A Technical Comparison of the Shift and SpiderMonkey AST Formats

Since publishing our announcement of the Shift AST specification, many developers have asked for more details about how the Shift AST format compares to the SpiderMonkey AST format. We should first enumerate what we consider to be the properties of a good AST format.

A good AST format…

  • minimizes the number of inhabitants that do not represent a program.
  • is at least partially homogenous to allow for a simple and efficient visitor.
  • does not impede moving, copying, or replacing subtrees.
  • discourages duplication in code that operates on it.


The following is a list of differences that we consider improvements over the SpiderMonkey AST format.

  • The top-level node returned from any successful parse is named Script, not Program, to ease upgrade to ECMAScript 6. ECMAScript 6 parsers need two modes: one mode that produces a Script and one mode that produces a Module. Modules allow import/export declarations at the top level and are always in strict mode.
  • Functions (including getters/setters) represent their body using a FunctionBody, not a BlockStatement, to support directives and because a function’s body is neither a generic statement position nor a block.
  • Script contains a FunctionBody, not a [Statement], to support top-level directives and for uniform handling of the shared FunctionBody structure.
  • The concepts of BlockStatement and Block have been separated. A BlockStatement contains a Block, not a [Statement]. A Block contains a [Statement]. This is better for transformation: a BlockStatement may be replaced by any other Statement, but a Block must be replaced only by another Block. Block is also used to represent the body and finalizer of a TryFinallyStatement and body of a CatchClause (all of which cannot be arbitrary statements).
  • Similarly, the concepts of VariableDeclarationStatement and VariableDeclaration have been separated. A VariableDeclaration is used within for and for-in statements (both of which cannot contain arbitrary statements in that position).
  • The VariableDeclaration declarators list is required to be non-empty.
  • The concepts of IdentifierExpression and Identifier have been separated. An IdentifierExpression contains an Identifier in expression position. Identifiers are also used for function names, break labels, and static member access property names.
  • MemberExpression has been separated into StaticMemberExpression and ComputedMemberExpression so that the computed flag and the type of property cannot conflict.
  • SwitchStatementWithDefault has been separated out of SwitchStatement to guarantee that a SwitchStatement has no more than one default clause.
  • TryStatement has been separated into TryFinallyStatement (try/catch/finally and try/finally) and TryCatchStatement (try/catch) to disallow a TryStatement with no handler and no finalizer.
  • SequenceExpression and LogicalExpression are just BinaryExpressions. AssignmentExpression remains separate in preparation for ECMAScript 6, where its left operand will need to be a Binding.
  • Separated Literal into LiteralBooleanExpression, LiteralNullExpression, LiteralNumericExpression, LiteralRegExpExpression, and LiteralStringExpression. The SpiderMonkey Literal node is overloaded to the point that it is not used anywhere without qualifying that only a subset of its values may be used.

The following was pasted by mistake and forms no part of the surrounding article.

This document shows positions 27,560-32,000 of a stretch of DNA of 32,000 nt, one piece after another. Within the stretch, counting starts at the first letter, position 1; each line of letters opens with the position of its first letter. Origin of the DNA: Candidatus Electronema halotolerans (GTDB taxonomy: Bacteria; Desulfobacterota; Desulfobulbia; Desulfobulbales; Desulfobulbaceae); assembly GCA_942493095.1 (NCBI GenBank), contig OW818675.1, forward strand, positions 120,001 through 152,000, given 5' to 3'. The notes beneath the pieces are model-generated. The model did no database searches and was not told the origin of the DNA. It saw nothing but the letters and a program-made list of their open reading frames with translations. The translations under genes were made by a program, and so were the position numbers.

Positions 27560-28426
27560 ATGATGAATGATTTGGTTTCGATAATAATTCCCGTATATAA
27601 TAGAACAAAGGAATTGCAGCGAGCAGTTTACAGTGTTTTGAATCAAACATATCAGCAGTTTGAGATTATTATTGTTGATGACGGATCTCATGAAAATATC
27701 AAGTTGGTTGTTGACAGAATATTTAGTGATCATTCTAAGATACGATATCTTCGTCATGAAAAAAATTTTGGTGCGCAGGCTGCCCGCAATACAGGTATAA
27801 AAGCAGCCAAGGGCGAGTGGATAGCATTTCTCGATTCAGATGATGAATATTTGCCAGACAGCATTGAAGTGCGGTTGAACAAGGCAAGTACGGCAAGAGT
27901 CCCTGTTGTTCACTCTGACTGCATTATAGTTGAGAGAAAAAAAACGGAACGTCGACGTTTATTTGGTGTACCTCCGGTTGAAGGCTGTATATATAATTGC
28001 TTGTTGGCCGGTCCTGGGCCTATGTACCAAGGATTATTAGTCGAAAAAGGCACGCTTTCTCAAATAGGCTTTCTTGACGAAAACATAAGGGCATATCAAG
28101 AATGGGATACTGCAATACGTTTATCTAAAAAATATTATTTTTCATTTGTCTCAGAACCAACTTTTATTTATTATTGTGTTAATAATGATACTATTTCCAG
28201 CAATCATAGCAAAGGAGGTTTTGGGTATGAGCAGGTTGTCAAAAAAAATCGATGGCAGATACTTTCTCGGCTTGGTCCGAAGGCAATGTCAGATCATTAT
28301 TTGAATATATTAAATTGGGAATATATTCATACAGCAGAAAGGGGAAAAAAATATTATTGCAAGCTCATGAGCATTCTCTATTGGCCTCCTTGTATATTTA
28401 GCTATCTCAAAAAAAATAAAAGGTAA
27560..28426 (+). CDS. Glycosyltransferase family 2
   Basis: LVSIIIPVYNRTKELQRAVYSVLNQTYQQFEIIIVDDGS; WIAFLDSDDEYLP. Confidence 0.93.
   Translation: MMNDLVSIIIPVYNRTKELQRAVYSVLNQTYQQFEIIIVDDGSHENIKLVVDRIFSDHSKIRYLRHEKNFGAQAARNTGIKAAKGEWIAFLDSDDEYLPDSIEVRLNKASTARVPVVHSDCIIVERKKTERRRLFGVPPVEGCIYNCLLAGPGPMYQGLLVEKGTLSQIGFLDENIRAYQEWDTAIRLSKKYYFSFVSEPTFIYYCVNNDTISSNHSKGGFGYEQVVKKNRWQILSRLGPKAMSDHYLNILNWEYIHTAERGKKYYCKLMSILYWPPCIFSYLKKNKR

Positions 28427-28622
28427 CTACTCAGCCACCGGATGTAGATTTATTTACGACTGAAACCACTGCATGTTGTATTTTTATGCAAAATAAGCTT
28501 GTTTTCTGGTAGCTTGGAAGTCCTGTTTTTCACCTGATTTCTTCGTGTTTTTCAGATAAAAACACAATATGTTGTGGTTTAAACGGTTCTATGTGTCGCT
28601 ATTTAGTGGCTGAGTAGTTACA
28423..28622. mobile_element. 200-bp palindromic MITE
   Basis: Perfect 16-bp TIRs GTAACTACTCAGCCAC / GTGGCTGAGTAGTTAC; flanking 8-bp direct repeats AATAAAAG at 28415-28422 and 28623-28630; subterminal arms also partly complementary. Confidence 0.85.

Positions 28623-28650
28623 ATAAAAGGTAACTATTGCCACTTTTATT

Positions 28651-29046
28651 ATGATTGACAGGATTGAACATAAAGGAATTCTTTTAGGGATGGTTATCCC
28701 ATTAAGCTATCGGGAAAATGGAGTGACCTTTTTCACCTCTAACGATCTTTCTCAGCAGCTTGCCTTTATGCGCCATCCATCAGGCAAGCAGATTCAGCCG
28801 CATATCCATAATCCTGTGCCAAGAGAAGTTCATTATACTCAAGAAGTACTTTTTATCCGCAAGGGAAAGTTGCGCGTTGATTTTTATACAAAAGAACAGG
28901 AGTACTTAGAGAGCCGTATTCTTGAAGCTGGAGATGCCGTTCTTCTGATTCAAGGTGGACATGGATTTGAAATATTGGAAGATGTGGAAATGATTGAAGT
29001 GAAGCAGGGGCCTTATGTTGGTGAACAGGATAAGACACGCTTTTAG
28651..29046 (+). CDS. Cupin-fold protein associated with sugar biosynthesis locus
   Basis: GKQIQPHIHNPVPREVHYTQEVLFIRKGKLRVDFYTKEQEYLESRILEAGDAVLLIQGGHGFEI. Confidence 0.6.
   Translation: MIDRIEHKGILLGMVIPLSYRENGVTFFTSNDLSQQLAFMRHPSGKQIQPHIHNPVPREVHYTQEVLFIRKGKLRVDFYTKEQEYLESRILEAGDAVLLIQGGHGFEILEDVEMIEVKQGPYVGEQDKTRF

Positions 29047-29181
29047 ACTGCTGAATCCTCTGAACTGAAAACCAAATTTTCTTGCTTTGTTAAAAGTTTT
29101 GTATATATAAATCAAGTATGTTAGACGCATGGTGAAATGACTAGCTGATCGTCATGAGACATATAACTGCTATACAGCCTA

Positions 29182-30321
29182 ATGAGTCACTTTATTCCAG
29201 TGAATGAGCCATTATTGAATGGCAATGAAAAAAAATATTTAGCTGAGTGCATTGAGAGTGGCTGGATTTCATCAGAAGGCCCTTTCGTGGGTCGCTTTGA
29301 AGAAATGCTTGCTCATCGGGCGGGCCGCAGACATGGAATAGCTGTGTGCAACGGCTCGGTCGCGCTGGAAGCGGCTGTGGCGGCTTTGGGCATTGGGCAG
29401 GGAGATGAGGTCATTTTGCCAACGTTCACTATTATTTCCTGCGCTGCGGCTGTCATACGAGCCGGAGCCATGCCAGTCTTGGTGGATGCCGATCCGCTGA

• LiteralRegExpExpression is represented by a string, not a RegExp. This allows for JSON serialization and a simpler equivalence definition.
  • Property has been separated into Getter, Setter, and DataProperty, each of which have a PropertyName. PropertyName has a kind (“identifier”, “string”, or “number”) and string value. FunctionExpressions are much too permissive to represent getters/setters, and the Property kind could conflict with the value.
  • Added UseStrictDirective and UnknownDirective nodes to represent directives. These nodes will be replaced with a single Directive node in the future.
  • Removed support for SpiderMonkey-specific language extensions (expression closures, multiple catch clauses, for-each-in, etc.) other than block-scoped declarations.

Insignificant Differences

The following is a list of differences that we believe are insignificant improvements over the SpiderMonkey AST format.

  • SourceLocation format. Source position information was not originally part of the Shift specification because it was not important for any of Shape Security’s usages. Support for source position tracking was only recently added with this experimental interface. If a use case for tracking end position without source content is identified, that information may be added to SourceLocation.
  • Names. We tried to be internally consistent with names like binding, value, and body. We made no effort to carry over SpiderMonkey naming conventions.
  • UpdateExpression and UnaryExpression are replaced by PrefixExpression and PostfixExpression. Ignoring the fact that the prefix flag on SpiderMonkey’s UnaryExpression is unnecessary, there are pros and cons to each way this set of operations is grouped. For example, during scope analysis, it is easier to group the increment/decrement operators together to generate write references, but during code generation it is easier to group the prefix/postfix operators separately.